Given that this website is now well and truly established - and doing rather well in the comparative rankings of botanical art websites - in future I will be moving virtually all botanical art blog posts to the news blog on this site.
I've been sent some more photos of BISCOT by Hazel Morris which I thought people might like to see.
They include a proper view of the complete exhibit by Sarah Roberts which indicates the botanically complete nature of her paintings - from roots to leaves, flowers, fruits and seedpods and dissected parts of the same. They look very impressive and I'm not at all surprised this exhibit won a Gold Medal.
You can now also see this set of BISCOT botanical illustrations on her website if you'd like to study them some more. They include:
One of the other things which is particularly noteworthy is that the complexity of the life cycle content is beautifully designed on the page so that the eye travels around the page and isn't jumping around from isolated item to another item.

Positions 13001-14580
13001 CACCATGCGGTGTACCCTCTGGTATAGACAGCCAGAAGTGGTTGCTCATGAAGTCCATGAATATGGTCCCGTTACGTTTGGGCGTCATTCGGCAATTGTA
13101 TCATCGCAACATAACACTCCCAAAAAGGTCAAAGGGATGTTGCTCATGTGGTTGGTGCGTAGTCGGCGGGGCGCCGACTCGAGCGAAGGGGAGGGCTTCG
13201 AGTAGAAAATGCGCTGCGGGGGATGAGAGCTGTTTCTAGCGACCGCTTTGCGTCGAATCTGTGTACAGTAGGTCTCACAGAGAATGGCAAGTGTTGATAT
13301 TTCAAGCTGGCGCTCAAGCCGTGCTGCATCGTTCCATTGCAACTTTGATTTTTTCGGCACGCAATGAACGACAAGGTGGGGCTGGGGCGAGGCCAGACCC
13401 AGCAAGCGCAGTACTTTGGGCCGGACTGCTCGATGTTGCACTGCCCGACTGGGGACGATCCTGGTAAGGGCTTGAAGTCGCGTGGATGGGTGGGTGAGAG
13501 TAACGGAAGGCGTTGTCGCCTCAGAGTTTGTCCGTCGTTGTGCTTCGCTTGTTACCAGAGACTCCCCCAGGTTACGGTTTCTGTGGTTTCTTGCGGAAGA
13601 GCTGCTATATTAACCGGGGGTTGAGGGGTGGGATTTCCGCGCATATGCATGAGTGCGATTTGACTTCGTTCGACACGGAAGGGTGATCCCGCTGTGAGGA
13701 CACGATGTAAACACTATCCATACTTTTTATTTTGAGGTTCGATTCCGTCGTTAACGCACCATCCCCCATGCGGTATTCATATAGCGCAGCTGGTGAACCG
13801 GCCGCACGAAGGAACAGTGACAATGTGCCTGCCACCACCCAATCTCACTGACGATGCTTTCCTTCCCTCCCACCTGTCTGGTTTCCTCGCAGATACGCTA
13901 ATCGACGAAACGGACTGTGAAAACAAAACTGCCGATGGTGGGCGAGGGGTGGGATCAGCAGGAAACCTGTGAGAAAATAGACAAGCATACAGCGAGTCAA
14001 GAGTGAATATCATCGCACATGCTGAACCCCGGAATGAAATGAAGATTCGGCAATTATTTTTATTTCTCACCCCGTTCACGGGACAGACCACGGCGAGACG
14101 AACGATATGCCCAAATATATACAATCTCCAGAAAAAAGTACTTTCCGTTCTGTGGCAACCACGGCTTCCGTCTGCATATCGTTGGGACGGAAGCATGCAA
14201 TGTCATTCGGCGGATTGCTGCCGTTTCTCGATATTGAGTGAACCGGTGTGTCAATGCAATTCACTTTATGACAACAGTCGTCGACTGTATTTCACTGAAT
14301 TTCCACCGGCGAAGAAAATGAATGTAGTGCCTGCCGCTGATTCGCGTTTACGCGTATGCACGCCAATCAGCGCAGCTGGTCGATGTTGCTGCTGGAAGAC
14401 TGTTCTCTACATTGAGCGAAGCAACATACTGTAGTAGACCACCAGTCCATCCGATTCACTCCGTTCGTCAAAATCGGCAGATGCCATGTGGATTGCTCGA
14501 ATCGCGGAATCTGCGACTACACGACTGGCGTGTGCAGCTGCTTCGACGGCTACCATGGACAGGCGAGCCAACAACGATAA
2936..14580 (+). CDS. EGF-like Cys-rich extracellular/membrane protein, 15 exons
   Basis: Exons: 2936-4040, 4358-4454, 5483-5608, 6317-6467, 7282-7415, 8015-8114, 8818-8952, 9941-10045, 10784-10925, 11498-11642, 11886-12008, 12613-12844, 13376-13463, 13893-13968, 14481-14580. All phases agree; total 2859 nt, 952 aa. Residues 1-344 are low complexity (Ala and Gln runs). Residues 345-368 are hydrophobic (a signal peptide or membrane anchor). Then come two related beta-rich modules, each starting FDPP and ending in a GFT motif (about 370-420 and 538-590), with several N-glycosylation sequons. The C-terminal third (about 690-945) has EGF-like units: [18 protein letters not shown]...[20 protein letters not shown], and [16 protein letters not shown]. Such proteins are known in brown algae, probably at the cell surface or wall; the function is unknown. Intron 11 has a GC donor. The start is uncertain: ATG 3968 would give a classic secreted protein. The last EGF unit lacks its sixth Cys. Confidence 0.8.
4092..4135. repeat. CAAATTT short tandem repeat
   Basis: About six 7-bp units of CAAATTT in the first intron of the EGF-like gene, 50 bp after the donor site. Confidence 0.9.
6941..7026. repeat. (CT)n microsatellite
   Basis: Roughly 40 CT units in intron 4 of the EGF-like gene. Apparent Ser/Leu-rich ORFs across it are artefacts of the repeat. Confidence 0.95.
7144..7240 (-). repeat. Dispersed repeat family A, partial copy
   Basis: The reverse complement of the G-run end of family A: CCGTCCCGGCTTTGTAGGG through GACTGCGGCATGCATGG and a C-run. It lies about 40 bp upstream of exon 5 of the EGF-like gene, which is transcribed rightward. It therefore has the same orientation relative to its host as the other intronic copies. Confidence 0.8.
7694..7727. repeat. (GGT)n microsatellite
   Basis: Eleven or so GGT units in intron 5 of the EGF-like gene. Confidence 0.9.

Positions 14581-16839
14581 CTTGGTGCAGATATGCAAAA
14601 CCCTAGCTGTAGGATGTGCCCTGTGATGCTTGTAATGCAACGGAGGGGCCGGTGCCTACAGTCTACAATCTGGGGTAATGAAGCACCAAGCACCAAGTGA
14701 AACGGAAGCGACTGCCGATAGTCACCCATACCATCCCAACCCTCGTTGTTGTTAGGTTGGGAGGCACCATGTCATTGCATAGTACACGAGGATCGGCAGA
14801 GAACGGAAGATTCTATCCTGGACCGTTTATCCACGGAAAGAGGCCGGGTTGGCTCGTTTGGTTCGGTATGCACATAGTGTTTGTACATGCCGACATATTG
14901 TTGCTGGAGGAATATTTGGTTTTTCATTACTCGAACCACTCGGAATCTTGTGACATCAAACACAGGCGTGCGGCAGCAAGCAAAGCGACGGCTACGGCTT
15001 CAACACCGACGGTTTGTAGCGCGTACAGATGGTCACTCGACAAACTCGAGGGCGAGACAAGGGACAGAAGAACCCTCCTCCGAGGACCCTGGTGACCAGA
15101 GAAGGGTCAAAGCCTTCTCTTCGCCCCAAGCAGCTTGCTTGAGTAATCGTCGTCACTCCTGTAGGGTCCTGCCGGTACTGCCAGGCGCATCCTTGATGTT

It's always worth thinking about how to make connections between all the part of the pictorial image on the picture plane within the four lines which provide the boundaries for the design.
I think we could all raise a glass to Sarah on a job well done! (Sarah also has a blog at Sarah Roberts)
Plus this is a view a view of part of the Silver Gilt exhibit of Hellebores by Margaret Walty
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Katherine Tyrrell writes about botanical art and artists and has followers all over the world.
© Katherine Tyrrell 2015-17